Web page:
This followed a few high-level principles that we wanted to put into place. One, he wanted packaging material to be sourced near the point of use because he didn’t want to spend a lot of time and effort or fuel moving cardboard or some other packaging material across the world. Two, he wanted a material that was easy to replace.

How much does it cost to make and ship packing materials?

What materials will be available today and for the foreseeable future?

And only then, as a third priority, does the outwardly “environmentally friendly” aspect of the solution show up to reduce waste and carbon impact at the end of the packing material’s life cycle:

And three, he wants something that’s recyclable and compostable.

By linking Sustainability initiatives to outcomes on the executive dashboard, Dell is proving the case for how environmental stewardship materially contributes to a company’s success.

David Roberts has some great news.

Via Grist.org:

We [the U.S.] have cut our carbon emissions more than any other country in the world in recent years — 7.7 percent since 2006. U.S. emissions fell 1.9 percent last year and are projected to fall 1.9 percent again this year, which will put us back at 1996 levels. It will not be easy to achieve the reductions Obama promised in Copenhagen — 17 percent (from 2005 levels) by 2020 — but that goal no longer looks out of reach, even in the absence of comprehensive legislation.

And a ponder. If we are doing so well, why aren’t we talking about it?

The answer, according to Roberts, lies in the political landscape that will shape conversations now until November.

President Obama has some wins to claim, but not all of them lead to good places.

Say, for instance, that electricity use has fallen.That’s all well and good, except for that this dip was caused by the Great Recession whalloping production and consumption.

See the tarnished lining inside this silver news?

This good news-bad news is nothing new to anyone who has spend time in a public affairs, investor relations or marketing communications position. Don’t say things that lead to questions you don’t want to answer.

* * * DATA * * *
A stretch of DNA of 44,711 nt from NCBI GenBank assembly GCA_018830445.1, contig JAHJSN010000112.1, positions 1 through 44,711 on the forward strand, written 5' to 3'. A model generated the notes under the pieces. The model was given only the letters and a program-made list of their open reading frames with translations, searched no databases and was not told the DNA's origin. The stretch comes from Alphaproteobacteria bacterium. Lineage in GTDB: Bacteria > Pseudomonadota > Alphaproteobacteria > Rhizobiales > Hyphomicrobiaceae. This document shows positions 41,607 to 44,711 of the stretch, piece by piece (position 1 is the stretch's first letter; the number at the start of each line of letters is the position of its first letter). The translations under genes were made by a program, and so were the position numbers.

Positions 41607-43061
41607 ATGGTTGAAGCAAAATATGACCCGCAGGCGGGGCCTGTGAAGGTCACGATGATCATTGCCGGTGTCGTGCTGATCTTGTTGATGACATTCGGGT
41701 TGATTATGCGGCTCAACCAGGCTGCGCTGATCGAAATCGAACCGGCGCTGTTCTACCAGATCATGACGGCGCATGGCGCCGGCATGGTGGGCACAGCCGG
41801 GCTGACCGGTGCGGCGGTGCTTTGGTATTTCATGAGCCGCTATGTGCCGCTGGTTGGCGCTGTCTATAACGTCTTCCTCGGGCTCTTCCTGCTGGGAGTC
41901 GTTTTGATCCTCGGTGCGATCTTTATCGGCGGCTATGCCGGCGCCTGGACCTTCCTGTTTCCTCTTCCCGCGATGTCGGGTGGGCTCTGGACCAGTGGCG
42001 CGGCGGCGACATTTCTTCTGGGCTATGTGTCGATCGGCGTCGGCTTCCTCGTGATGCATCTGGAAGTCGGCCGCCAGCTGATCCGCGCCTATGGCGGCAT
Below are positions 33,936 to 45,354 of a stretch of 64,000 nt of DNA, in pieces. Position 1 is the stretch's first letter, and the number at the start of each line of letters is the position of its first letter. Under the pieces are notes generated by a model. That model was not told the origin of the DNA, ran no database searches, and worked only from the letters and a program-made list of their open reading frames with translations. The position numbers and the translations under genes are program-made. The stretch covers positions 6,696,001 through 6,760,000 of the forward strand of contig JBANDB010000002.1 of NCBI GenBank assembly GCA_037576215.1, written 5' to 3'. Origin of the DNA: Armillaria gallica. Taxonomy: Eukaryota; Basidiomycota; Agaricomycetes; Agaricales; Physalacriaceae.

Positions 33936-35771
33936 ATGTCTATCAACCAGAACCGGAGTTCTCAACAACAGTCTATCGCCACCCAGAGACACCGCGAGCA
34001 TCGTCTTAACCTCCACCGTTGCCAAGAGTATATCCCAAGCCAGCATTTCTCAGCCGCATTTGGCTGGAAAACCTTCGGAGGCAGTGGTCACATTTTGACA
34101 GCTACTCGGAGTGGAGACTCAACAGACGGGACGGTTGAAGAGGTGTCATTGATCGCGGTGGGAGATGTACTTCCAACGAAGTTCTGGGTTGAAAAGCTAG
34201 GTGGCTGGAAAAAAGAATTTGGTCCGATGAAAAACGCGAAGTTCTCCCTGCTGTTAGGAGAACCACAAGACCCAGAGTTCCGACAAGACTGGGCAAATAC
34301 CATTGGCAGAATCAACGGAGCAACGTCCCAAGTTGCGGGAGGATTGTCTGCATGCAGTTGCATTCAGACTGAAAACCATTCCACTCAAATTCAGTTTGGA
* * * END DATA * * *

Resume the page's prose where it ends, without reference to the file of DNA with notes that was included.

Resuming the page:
As a Sustainability writer and practitioner, I’m fascinated by what I can learn from these real-world conversations. I’m interested in talking more persuasively, honestly and accurately about how climate change and environmental issues impact our businesses and communities.

Read the full article.

Full day, full brain.

I spent today listening to and tweeting about Sustainability progress from leaders representing FedEx, Patagonia, Intel, Lockheed Martin, Campbell Soup, Abbott, Human Rights Watch and others at Ethical Corporation’s Responsible Business Summit USA conference in New York City.

We talked about the approaches and actions organizations are taking to measure their impact on the earth: tipping points and pressures, risks and opportunities, and thinking long-term in a quarterly dividend world.

A highlight for me today was hearing Bennett Freeman of Calvert Investments say, “Integrated reporting is coming.” Not today or tomorrow, he said to me, but his team has a “solid toehold” on models to integrate corporate responsibility measures with financial reports. So now the challenge shifts to scaling up and creating an environment where integrated reporting becomes pro forma. Investors will expect corporations to provide this richer, more complete picture of their company’s performance in the regular course of business.

Cristina Amorim from Life Technologies gave a tremendous presentation on the results her team has achieved with an all-in aggressive effort to streamline her company’s environmental footprint. The biotech tools company has transformed the traditional linear “take-make-waste” paradigm into a circular lifecycle of reduce, reuse, reclaim, recycle and recreate. Go steal ideas from Life Technologies’ award-winning Sustainability initiatives.

Considering her program’s emphasis on exact measurement and quantifiable results, it caught me off guard when Christina said that Zero Waste  doesn’t mean “no waste at all.” Rather than an absolute, Zero Waste is an aspirational goal that is generally accepted by her industry peers as 90 percent diversion from the waste stream.

In this case, ninety percent represents the very best that can be done without creating new problems.

That’s a truth worth keeping in mind.

Considering the overwhelming environmental, social and economic challenges facing the world,  we can’t afford to let the perfect be the enemy of the good.

After all, doing the very best possible for all concerned is what drives Sustainable Business.

As Ray Anderson put it, “Doing well by doing good.”